This mixed-methods interdisciplinary project investigates the mental health and wellbeing of teens in care. The project covers: 1) framework development on the emotional needs of these young people; 2) mapping of how mental health services respond, including when they transition to adult services; and 3) investigating the feasibility of targeting mental health within social care.
Lead Supervisor: Dr Rachel Hiller
This project will study the neural circuitry of mice with a chromosomal microdeletion that, in humans, greatly increases the risk of developingschizophrenia or ASD. The project will employ a combination of electrophysiology, optogenetics and behaviour to determine how impaired neural circuit function leads to impaired cognition.
Lead Supervisor: Dr Michael Craig
There is an unprecedented need for decentralised diagnostic tests able to measure levels of neuroendocrine and stress hormones. This interdisciplinary project will deliver a disruptive, global biosensing methodology for fingerprinting endocrine hormones and demonstrate its impact in endocrinology and health psychology.
Lead Supervisor: Dr Nuno Reis
Epilepsy is a common neurological disorder, frequently associated with memory problems. Surgery is potentially curative of seizures, but the impact on memory can affect quality of life more than seizures. This project will develop novel interdisciplinary tools to predict surgical outcomes on memory and seizures in people with epilepsy.
Lead Supervisor: Dr Denize Atan
Like drugs of abuse, food activates parts of the brain associated with rewarding and pleasurable feelings. People who are obese show changes in activity of this brain reward pathway. This project will investigate how controlling the activity of astrocytes alters motivation to eat and preference for “rewarding” foods which are high in fat and sugar.
Lead Supervisor: Dr Kate Ellacott
Using advanced imaging and novel mathematical approaches, we will identify spatio-temporal brain networks that show altered dynamics in adults with genetic risk for Alzheimer’s disease. The PhD will provide grounding in network Neuroscience — an evolving field using complex network theories to study the brain across multiple scales and modalities.
Lead Supervisor: Dr Jiaxiang Zhang
This project investigates how mutation of Ehmt1 in patients with the neurodevelopmental disorder, Kleefstra Syndrome (KS) leads to dysregulation of the miR-mediated gene regulatory network. It will use informatics, functional genomics and new CRISPR methodologies to analyse the gene regulatory network in patient derived induced pluripotent stem cells (iPSC).
Lead Supervisor: Professor Adrian Harwood
During this PhD, you will be one of the very first people to study the genome-wide epigenetics of Parkinson’s disease. You will determine the first-ever DNA methylation profile in distinct brain cell types of individuals with Parkinson’s. This will involve combining the exciting areas of epigenetics, genetics and bioinformatics. This work will lead to improved mechanistic understanding and suggest novel drug targets to treat this devastating condition.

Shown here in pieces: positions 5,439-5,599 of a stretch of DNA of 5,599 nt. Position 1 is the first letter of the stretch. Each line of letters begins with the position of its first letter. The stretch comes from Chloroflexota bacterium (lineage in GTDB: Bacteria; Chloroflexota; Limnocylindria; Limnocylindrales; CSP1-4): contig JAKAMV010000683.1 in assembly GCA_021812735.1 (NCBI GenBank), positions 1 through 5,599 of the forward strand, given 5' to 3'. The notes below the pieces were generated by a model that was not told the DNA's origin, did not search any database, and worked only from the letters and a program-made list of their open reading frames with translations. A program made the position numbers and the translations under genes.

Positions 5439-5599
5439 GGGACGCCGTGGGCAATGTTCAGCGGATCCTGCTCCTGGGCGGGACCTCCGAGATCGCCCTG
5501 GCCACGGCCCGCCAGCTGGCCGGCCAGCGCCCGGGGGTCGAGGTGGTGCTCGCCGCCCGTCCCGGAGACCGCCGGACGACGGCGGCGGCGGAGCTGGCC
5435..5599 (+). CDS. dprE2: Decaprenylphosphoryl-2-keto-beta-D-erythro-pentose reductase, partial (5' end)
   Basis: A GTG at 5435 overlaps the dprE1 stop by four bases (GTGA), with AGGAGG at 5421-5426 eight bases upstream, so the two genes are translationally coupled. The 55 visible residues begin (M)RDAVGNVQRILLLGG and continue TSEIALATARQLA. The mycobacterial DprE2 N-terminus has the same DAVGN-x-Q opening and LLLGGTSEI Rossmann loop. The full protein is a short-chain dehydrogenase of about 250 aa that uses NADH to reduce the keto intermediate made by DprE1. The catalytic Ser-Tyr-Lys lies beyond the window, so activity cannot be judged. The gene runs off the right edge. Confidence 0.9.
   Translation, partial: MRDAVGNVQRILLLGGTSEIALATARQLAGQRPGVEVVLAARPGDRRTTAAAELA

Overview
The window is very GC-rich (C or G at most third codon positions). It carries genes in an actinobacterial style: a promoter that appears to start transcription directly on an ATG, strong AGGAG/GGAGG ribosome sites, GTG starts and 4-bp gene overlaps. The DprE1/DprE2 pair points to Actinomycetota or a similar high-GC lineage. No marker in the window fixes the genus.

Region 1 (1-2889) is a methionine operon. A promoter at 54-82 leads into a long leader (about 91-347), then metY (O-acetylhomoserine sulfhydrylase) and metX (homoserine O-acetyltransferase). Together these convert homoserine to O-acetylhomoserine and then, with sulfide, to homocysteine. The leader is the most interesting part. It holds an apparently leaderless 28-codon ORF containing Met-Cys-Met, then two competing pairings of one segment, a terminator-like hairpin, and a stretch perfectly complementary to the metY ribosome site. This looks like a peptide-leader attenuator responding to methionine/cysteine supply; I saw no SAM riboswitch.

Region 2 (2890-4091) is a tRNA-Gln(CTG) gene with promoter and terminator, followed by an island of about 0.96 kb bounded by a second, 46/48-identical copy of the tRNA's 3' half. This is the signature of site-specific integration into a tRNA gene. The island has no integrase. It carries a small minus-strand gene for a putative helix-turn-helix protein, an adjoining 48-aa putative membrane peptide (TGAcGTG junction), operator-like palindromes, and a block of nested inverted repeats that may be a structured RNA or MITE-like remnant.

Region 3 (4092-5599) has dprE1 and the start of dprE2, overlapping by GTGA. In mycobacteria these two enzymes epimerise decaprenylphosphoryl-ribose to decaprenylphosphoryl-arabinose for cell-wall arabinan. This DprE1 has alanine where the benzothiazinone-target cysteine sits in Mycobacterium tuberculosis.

Lead Supervisor: Dr Anna Migdalska-Richards
Abnormality of social interaction and motor coordination are the common symptoms of autism. Current data indicate that disruption to the JAKMIP1 gene results in autism phenotypes in mice. This project will focus on investigating disrupted neural processing in the cortex and cerebellum using integrated bioinformatics, molecular biology, and electrophysiology.
Lead Supervisor: Dr Asami Oguro-Ando
Cognitive flexibility allows animals to navigate complex social environments. Responding inappropriately, or inflexibly, to social or other cues is a hallmark of many mental disorders such as schizophrenia, autism, addiction and OCD. This project examines transcriptomes in key brain regions at critical periods to determine the molecular bases of flexible behaviour.
Lead Supervisor: Professor Anthony Isles
The loss of memories of places is an early symptom of Alzheimer’s disease (AD). These “spatial memories” are generated by networks of space coding neurons, called place cells, in a key brain structure for memory called the hippocampus. This project will use cutting-edge in vivo brain imaging to discover how place cells become disrupted in AD, and attempt to treat this using drugs that target AD pathology.
Lead Supervisor: Dr Jonathan Witton
Behavioural pharmacology, in vivo imaging and transcriptomic/epigenetic approaches will be used to test the hypothesis that depression in pregnancy damages the placenta contributing to adverse behavioural outcomes for mother and offspring. Concurrently, the benefit/risk of antidepressants in pregnancy will be assessed in humans and a model system.
Lead Supervisor: Professor Rosalind John
Circadian rhythm times our sleep and its disruption can exacerbate Alzheimer’s disease (AD) pathology. The brain’s master clock uses GABA for circadian timekeeping. GABA activity is affected in AD, but the effect on clock function is unknown. We will study how GABA drives excitability in healthy and AD mouse clock neurons, to restore clock function and improve quality of life.
Lead Supervisor: Dr Mino Belle
The medial prefrontal cortex (mPFC) forms the hub of a brain circuit critical for associative recognition memory. The role of mPFC inhibitory interneurons in associative memory is not known. This project will combine behavioural, opto/chemogenetic, circuit mapping and synaptic physiology techniques to determine how different interneurons control different phases of associative memory.
Lead Supervisor: Professor Zafar Bashir
People with asthma and COPD live with chronic breathlessness, but current treatments overlook the psychological disease aspects. This project will use cutting-edge cognitive neuroscientific theory and psychological experimental methodologies to develop a ‘Bayesian Brain’ model of breathlessness that will inform and improve clinical treatment.
Lead Supervisor: Dr Ben Ainsworth